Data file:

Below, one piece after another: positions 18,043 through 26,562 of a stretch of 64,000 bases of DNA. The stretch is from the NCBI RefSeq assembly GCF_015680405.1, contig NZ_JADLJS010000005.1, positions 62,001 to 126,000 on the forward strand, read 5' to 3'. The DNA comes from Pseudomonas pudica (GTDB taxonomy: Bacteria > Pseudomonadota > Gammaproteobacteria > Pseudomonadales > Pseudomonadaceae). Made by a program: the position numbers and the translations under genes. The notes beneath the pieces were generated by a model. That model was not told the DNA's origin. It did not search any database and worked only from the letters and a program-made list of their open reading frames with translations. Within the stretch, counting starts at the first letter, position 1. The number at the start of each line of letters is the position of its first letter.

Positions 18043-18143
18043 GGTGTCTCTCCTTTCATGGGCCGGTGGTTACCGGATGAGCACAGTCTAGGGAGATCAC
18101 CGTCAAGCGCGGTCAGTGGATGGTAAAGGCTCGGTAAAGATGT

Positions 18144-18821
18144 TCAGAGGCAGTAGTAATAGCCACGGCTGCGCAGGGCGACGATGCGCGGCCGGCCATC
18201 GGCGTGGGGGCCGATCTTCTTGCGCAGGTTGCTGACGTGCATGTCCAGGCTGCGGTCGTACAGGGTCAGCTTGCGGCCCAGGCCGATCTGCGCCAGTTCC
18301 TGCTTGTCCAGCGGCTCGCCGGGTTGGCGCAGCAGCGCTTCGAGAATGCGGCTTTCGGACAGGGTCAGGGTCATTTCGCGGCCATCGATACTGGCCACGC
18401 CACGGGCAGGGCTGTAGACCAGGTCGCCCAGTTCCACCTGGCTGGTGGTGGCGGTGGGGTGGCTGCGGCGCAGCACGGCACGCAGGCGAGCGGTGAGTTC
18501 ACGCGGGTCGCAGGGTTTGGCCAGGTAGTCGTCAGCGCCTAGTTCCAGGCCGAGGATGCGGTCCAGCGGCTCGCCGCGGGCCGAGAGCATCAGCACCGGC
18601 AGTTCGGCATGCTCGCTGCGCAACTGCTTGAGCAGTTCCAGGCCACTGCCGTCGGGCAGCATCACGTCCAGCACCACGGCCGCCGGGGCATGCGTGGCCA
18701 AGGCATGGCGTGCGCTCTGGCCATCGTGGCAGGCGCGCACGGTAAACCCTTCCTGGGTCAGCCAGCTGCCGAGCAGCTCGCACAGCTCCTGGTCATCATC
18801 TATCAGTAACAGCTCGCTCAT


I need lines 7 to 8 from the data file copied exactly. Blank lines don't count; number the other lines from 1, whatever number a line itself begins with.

18201 GGCGTGGGGGCCGATCTTCTTGCGCAGGTTGCTGACGTGCATGTCCAGGCTGCGGTCGTACAGGGTCAGCTTGCGGCCCAGGCCGATCTGCGCCAGTTCC
18301 TGCTTGTCCAGCGGCTCGCCGGGTTGGCGCAGCAGCGCTTCGAGAATGCGGCTTTCGGACAGGGTCAGGGTCATTTCGCGGCCATCGATACTGGCCACGC